Rapid intensification of an established CHO cell fed-batch process
Peer reviewed, Journal article
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Original versionSchulze, M., Niemann, J., Wijffels, R. H., Matuszczyk, J. & Martens, D. E. (2021). Rapid intensification of an established CHO cell fed-batch process. Biotechnology Progress, 38(1): e3213. doi: 10.1002/btpr.3213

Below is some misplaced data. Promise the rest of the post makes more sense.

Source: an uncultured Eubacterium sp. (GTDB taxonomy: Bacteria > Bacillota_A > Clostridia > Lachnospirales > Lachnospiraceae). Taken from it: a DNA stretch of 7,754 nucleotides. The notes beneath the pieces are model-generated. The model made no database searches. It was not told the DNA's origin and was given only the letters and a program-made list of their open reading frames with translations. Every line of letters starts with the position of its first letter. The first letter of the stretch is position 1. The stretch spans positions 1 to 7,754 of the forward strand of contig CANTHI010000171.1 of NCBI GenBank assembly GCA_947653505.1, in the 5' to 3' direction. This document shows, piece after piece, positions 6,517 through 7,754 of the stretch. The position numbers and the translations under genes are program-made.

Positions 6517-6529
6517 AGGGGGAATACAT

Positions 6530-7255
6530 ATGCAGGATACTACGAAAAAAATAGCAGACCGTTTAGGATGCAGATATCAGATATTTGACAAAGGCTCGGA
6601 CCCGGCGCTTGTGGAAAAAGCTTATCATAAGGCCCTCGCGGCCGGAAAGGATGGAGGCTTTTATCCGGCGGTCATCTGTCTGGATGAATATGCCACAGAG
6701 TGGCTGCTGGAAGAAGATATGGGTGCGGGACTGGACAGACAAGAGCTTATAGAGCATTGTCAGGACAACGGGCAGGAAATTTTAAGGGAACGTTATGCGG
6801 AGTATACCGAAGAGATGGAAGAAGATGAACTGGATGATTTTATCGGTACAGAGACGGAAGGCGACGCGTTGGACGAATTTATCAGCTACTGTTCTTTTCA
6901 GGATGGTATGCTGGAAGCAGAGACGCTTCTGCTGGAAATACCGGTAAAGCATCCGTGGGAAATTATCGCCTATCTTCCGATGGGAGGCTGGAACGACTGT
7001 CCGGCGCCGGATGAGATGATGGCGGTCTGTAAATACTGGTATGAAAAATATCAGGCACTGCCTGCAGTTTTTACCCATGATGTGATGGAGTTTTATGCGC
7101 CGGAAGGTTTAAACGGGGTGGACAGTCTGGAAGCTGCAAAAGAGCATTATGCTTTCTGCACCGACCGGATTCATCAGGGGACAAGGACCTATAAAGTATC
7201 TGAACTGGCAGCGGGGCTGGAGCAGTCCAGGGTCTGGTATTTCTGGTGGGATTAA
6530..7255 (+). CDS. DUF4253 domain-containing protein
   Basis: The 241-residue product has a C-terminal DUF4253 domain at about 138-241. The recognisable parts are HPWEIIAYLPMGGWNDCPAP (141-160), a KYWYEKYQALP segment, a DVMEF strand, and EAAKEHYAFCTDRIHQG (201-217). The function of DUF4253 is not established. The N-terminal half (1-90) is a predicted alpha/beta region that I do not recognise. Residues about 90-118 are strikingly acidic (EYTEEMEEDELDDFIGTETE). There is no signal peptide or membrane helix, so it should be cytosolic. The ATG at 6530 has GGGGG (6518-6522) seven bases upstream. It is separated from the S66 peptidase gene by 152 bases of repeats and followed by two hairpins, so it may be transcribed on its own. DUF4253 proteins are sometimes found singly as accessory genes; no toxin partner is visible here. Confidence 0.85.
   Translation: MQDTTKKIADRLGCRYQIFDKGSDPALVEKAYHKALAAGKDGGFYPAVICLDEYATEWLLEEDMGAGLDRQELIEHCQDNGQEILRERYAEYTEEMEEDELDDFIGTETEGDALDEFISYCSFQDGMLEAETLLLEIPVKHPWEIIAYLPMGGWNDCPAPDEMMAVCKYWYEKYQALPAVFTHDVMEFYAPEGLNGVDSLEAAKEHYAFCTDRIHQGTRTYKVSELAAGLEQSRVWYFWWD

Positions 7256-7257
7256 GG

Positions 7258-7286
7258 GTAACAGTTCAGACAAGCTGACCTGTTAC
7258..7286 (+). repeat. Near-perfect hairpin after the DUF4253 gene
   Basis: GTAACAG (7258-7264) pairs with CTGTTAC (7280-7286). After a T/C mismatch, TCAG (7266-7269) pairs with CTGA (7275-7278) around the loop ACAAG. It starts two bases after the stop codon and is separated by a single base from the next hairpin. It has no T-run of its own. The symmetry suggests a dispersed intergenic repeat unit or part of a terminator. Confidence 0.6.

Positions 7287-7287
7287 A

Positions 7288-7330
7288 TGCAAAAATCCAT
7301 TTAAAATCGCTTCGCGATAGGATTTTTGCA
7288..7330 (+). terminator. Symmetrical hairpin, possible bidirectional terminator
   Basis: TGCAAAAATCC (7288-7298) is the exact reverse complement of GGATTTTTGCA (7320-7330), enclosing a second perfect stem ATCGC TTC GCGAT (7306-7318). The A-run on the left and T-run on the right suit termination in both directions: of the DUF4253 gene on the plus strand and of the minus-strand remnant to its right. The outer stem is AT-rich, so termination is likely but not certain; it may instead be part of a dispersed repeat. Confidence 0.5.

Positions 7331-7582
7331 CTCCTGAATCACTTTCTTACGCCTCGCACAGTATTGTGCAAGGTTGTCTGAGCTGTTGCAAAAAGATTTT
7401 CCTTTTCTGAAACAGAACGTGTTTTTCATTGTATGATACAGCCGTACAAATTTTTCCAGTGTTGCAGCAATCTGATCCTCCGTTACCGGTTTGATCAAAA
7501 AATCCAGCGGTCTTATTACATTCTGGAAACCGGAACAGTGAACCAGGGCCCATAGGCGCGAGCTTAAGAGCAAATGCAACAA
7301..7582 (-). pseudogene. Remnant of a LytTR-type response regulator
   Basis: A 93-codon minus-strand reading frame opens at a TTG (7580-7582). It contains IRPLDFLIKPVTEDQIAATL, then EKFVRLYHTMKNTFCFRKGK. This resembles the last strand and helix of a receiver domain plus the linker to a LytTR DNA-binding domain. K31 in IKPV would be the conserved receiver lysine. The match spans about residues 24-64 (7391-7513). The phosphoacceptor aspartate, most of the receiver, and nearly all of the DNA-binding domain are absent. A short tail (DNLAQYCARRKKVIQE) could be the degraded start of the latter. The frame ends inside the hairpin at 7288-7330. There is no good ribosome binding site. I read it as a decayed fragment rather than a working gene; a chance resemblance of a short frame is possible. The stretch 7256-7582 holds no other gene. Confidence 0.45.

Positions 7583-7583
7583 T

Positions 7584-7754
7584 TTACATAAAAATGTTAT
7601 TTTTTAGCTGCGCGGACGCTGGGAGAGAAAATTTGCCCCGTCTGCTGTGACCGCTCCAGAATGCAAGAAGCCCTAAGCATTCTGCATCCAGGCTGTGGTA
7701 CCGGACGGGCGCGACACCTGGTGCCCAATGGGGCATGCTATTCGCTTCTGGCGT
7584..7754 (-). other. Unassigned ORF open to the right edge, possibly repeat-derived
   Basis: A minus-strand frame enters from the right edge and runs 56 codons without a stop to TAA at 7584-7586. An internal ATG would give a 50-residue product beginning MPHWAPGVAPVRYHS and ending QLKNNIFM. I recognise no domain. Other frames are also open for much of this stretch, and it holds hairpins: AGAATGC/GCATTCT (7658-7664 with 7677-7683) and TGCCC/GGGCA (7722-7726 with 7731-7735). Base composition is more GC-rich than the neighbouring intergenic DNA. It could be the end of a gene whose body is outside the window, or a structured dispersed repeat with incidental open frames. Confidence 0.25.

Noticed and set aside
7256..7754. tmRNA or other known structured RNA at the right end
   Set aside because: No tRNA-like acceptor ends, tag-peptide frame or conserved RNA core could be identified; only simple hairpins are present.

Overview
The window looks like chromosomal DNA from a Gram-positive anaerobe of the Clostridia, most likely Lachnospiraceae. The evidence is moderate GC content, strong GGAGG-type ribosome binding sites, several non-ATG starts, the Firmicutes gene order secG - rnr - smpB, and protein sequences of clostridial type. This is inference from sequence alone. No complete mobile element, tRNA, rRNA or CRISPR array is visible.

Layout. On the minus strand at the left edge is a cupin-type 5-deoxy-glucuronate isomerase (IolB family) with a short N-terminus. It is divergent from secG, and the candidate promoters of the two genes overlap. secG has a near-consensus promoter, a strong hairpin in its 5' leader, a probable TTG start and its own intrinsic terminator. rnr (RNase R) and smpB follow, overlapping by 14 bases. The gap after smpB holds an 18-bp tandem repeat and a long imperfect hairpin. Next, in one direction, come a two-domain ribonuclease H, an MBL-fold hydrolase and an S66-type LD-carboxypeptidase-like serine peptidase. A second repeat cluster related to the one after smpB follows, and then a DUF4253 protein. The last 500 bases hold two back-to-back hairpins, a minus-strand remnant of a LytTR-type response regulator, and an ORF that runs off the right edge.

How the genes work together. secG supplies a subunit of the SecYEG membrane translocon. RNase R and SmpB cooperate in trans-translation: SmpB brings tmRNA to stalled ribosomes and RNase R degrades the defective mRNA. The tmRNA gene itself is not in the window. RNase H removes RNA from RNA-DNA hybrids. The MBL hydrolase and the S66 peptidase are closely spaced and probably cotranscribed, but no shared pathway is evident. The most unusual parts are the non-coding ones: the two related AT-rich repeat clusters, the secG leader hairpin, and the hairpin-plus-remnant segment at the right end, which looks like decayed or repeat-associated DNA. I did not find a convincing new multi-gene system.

Currently, the mammalian biomanufacturing industry explores process intensification (PI) to meet upcoming demands of biotherapeutics while keeping production flexible but, more importantly, as economic as possible. However, intensified processes often require more development time compared with conventional fed-batches (FBs) preventing their implementation. Hence, rapid and efficient, yet straightforward strategies for PI are needed. In this study we demonstrate such a strategy for the intensification of an N-stage FB by implementing N-1 perfusion cell culture and high inoculum cell densities resulting in a robust intensified FB (iFB). Furthermore, we show successful combination of such an iFB with the addition of productivity enhancers, which has not been reported so far. The conventional CHO cell FB process was step-wise improved and intensified rapidly in multi-parallel small-scale bioreactors using N-1 perfusion. The iFBs were performed in 15 and 250 ml bioreactors and allowed to evaluate the impact on key process indicators (KPI): the space–time yield (STY) was successfully doubled from 0.28 to 0.55 g/L d, while product quality was maintained. This gain was generated by initially increasing the inoculation density, thus shrinking process time, and second supplementation with butyric acid (BA), which reduced cell growth and enhanced cell-specific productivity from ~25 to 37 pg/(cell d). Potential impacts of PI on cell metabolism were evaluated using flux balance analysis. Initial metabolic differences between the standard and intensified process were observed but disappeared quickly. This shows that PI can be achieved rapidly for new as well as existing processes without introducing sustained changes in cellular and metabolic behavior.